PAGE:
We all love to travel and if you’re like me you also hate for anything to interfere with you fully enjoying your trip. Here are just a few, not so fun but necessary, health tips you may want to consider on your next adventure.

Hydration

  • Staying hydrated is the number one most important habit you should develop on and off the plane. Your body depends on water for survival and drinking water provides a plethora of benefits. Staying hydrated while traveling can help combat fatigue, headache, and can also aid in detoxification.

Travelers Diarrhea

  • Travelers diarrhea is the most common travel-related illness. It can occur anywhere but the high risk places include: Asia, the Middle East, Africa, Mexico, and Central and South America. The two most effective ways to avoid travelers’ diarrhea is to eat and drink safely (eating only cooked and cleaned foods and drinking bottled and sealed beverages) and to wash your hands regularly. Antibiotics and over-the-counter drugs (Imodium or Pepto-Bismol) can help treat travelers diarrhea and it is also very important to re-hydrate because of the excess amount of fluid loss.

Vaccinations 

  • When traveling to high risk places it is extremely important and highly recommend to get vaccinated. The type of vaccination you would need depends upon the risk level for disease in the country you are traveling to. The vaccinations you choose to get is left completely to your discretion unless you are traveling to a country where certain vaccinations are required for entry. To find out what vaccine you may need for your upcoming travel you can either call your health care provider or visit the CDC’s Destinations website: https://wwwnc.cdc.gov/travel/destinations/list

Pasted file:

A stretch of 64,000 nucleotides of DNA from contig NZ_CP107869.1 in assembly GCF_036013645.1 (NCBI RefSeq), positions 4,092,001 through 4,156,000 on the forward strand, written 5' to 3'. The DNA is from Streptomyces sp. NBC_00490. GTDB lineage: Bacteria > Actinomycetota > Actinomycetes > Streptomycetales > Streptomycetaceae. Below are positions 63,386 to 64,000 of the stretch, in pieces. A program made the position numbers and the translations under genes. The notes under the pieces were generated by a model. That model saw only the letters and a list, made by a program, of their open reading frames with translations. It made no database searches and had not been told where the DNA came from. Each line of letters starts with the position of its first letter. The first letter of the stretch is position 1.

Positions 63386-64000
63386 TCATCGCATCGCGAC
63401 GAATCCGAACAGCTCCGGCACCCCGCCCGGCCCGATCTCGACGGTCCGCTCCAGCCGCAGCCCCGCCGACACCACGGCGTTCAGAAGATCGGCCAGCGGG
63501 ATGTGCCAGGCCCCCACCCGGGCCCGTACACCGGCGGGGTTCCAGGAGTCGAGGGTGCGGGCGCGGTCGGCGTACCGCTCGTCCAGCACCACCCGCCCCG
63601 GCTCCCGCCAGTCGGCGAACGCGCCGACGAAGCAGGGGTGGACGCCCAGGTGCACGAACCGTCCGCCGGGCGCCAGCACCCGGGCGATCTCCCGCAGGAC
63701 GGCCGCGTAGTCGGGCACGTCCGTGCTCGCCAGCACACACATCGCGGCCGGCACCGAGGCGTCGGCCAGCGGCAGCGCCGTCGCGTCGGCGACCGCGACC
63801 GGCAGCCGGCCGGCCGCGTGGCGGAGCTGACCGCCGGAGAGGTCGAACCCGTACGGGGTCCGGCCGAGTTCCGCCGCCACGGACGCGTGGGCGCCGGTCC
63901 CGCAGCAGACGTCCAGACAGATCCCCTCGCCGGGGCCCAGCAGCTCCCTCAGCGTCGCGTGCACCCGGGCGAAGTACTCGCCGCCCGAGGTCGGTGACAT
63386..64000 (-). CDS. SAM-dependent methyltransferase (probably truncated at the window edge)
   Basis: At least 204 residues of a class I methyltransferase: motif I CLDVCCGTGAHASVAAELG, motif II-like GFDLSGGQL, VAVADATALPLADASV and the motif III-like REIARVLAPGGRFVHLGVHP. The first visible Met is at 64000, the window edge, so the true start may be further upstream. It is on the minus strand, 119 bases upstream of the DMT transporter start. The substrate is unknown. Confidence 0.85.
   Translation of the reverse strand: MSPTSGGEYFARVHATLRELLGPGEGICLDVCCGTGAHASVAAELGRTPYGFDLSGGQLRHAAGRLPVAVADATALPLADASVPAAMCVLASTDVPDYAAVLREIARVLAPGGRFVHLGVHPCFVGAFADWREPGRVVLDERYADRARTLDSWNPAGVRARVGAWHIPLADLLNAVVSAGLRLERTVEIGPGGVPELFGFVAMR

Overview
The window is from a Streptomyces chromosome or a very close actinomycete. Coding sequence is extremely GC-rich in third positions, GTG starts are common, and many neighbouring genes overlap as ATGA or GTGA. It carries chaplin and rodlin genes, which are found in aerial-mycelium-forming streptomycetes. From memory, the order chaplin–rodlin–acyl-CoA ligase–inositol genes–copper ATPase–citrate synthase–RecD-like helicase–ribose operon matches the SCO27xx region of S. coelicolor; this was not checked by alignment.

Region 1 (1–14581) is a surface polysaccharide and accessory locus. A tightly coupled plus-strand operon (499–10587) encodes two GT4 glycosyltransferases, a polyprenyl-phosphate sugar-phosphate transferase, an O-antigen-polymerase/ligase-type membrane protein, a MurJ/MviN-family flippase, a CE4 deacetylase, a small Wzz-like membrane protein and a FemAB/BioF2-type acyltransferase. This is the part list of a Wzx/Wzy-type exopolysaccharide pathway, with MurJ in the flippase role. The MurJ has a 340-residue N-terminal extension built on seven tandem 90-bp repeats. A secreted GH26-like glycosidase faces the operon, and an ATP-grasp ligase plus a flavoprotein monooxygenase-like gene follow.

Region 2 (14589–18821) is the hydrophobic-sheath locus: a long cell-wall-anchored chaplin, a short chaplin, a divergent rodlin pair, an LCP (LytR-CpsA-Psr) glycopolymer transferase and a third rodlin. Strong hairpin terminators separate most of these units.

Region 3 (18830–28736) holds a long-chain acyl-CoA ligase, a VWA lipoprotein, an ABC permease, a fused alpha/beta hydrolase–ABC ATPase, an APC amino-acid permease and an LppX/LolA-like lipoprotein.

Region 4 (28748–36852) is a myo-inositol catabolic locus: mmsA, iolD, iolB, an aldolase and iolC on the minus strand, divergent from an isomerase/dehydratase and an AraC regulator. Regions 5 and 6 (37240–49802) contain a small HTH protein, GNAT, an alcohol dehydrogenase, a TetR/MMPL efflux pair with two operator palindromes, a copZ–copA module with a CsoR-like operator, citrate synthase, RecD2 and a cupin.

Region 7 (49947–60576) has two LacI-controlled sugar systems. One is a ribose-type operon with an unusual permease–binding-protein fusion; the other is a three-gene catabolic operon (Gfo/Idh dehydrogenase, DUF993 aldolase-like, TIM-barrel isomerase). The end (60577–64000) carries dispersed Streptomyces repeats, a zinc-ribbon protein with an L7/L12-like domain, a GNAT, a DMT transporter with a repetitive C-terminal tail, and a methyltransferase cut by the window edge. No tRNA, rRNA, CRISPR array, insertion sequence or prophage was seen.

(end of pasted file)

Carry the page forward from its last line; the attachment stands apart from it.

Jet Lag

  • Pre-Travel: Before you travel, start going to bed an hour or two later than usual if traveling west or earlier than usual if traveling east to shift your body’s clock.
  • During Travel: Sleep on the plane, drink plenty of water and try to avoid large meals, alcohol, and caffeine.
  • Arrival: Eat meals at the appropriate local time, have fun in the sun, and take short naps (20-30 minutes).

Deep Vein Thrombosis (DVT)


  • Deep Vein Thrombosis is a growing problem for travelers, especially those traveling for extended periods of time. DVT occurs when a blood clot forms in a large vein and can be fatal if part of the clot breaks off and makes its way to the lungs. Some people are more at risk than others for DVT but everyone should take precaution by walking around periodically on long flights and exercising/stretching your calf muscles and legs when sitting down.

For more information on travel related health education visit:  https://wwwnc.cdc.gov/travel/page/traveler-information-center

Safe Travels!

This story was curated by Miriam Ejide.

 

 
Travel Noire

Travel Noire

A platform of cultivated insights from a global community of black travelers.

Want more?

Get exclusive, unpublished tips from Travel Noire's CEO to help you get off the beaten path, into the hearts of locals and onto a better, more cultured life.

"Reading your emails has reminded me of who I am and who I desire to be. They are life changing."